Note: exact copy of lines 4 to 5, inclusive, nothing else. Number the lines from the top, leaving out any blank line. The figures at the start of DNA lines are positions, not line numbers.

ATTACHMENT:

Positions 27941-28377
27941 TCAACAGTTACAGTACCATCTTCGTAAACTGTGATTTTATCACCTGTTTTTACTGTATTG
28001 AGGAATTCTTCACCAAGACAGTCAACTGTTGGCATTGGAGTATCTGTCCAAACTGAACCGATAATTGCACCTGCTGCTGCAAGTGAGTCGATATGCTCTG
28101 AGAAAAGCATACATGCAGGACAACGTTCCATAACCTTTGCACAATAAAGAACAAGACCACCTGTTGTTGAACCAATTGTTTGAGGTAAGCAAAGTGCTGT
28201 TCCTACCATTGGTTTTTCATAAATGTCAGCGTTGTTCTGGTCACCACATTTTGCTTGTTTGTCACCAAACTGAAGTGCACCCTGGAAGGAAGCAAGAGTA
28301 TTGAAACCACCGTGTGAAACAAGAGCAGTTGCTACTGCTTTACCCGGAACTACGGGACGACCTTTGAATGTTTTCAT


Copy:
28101 AGAAAAGCATACATGCAGGACAACGTTCCATAACCTTTGCACAATAAAGAACAAGACCACCTGTTGTTGAACCAATTGTTTGAGGTAAGCAAAGTGCTGT
28201 TCCTACCATTGGTTTTTCATAAATGTCAGCGTTGTTCTGGTCACCACATTTTGCTTGTTTGTCACCAAACTGAAGTGCACCCTGGAAGGAAGCAAGAGTA